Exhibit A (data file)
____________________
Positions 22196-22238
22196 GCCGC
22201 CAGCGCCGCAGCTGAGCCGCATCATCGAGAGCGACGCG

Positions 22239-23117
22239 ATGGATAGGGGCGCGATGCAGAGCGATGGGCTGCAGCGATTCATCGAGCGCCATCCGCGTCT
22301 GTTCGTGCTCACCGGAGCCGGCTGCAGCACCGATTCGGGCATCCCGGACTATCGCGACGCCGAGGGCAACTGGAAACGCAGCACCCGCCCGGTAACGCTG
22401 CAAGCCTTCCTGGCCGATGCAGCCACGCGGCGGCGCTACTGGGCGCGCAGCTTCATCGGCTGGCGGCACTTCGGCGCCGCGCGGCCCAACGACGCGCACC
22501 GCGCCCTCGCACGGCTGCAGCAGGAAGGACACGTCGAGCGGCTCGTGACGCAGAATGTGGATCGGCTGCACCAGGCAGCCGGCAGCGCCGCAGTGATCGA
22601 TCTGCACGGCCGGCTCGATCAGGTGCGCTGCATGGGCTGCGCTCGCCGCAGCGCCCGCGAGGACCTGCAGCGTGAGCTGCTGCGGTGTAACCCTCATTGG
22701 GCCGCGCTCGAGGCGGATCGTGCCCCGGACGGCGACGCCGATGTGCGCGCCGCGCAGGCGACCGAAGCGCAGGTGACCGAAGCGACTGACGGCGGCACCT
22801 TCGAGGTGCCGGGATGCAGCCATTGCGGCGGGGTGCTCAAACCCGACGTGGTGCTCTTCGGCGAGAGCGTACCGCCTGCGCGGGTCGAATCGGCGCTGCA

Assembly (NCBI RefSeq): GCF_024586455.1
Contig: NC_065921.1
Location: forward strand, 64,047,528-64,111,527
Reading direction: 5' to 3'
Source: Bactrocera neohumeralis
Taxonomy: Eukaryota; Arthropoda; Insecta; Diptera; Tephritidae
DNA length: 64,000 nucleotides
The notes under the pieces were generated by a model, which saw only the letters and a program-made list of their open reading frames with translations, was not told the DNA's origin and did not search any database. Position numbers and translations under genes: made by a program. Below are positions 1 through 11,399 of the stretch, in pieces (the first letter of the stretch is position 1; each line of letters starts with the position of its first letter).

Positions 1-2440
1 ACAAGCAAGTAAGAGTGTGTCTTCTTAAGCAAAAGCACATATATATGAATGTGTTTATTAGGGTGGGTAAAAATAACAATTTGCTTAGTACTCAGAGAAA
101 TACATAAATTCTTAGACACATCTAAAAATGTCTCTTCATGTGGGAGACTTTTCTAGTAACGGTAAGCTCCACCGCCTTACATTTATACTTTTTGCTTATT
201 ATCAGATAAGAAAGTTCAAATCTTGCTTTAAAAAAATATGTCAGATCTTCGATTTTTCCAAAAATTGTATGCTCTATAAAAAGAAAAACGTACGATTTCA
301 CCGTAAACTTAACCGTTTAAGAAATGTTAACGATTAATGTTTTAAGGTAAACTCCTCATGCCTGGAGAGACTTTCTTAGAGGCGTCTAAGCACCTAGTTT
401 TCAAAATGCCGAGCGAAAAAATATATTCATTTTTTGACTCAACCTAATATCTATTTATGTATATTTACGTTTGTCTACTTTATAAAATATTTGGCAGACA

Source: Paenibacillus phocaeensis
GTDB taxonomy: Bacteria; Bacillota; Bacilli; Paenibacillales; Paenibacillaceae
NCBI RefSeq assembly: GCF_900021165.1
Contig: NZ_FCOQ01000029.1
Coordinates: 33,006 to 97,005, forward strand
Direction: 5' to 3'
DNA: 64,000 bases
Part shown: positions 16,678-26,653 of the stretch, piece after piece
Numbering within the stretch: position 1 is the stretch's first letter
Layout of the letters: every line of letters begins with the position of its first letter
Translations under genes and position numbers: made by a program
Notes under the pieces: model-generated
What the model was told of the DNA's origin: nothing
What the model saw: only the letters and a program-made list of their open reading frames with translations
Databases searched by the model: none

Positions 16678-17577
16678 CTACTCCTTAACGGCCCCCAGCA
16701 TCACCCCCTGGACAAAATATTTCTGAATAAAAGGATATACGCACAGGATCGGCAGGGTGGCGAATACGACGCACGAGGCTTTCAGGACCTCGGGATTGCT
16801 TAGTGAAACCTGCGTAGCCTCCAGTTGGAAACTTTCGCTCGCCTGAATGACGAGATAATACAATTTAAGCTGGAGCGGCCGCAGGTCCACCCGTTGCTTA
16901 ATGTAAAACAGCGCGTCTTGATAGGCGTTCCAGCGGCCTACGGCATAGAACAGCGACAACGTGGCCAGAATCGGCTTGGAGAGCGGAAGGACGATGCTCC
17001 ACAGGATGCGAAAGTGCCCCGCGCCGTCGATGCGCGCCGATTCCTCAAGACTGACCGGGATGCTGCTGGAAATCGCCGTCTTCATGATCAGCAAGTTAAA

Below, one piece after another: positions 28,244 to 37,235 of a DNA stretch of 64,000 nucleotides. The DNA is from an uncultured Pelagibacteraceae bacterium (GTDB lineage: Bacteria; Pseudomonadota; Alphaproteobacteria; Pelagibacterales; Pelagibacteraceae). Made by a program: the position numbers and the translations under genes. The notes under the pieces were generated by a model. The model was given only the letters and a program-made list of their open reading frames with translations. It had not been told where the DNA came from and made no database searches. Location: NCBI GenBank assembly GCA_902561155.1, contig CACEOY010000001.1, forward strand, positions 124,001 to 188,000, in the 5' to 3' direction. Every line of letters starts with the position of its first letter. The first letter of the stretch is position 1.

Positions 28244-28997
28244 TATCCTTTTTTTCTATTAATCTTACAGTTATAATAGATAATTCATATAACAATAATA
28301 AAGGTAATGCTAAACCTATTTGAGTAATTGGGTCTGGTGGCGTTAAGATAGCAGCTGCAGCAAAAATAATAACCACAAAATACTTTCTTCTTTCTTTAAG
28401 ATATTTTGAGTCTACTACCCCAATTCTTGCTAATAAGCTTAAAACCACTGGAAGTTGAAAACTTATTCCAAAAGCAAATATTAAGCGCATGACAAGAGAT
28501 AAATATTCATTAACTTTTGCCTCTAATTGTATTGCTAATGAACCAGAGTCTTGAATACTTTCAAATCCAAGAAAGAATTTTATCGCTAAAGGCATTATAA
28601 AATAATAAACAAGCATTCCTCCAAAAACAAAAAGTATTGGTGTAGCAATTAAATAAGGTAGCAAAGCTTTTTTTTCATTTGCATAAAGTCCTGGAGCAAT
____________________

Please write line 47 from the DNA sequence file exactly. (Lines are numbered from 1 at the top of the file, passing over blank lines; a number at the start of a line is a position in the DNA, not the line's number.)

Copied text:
Below, one piece after another: positions 28,244 to 37,235 of a DNA stretch of 64,000 nucleotides. The DNA is from an uncultured Pelagibacteraceae bacterium (GTDB lineage: Bacteria; Pseudomonadota; Alphaproteobacteria; Pelagibacterales; Pelagibacteraceae). Made by a program: the position numbers and the translations under genes. The notes under the pieces were generated by a model. The model was given only the letters and a program-made list of their open reading frames with translations. It had not been told where the DNA came from and made no database searches. Location: NCBI GenBank assembly GCA_902561155.1, contig CACEOY010000001.1, forward strand, positions 124,001 to 188,000, in the 5' to 3' direction. Every line of letters starts with the position of its first letter. The first letter of the stretch is position 1.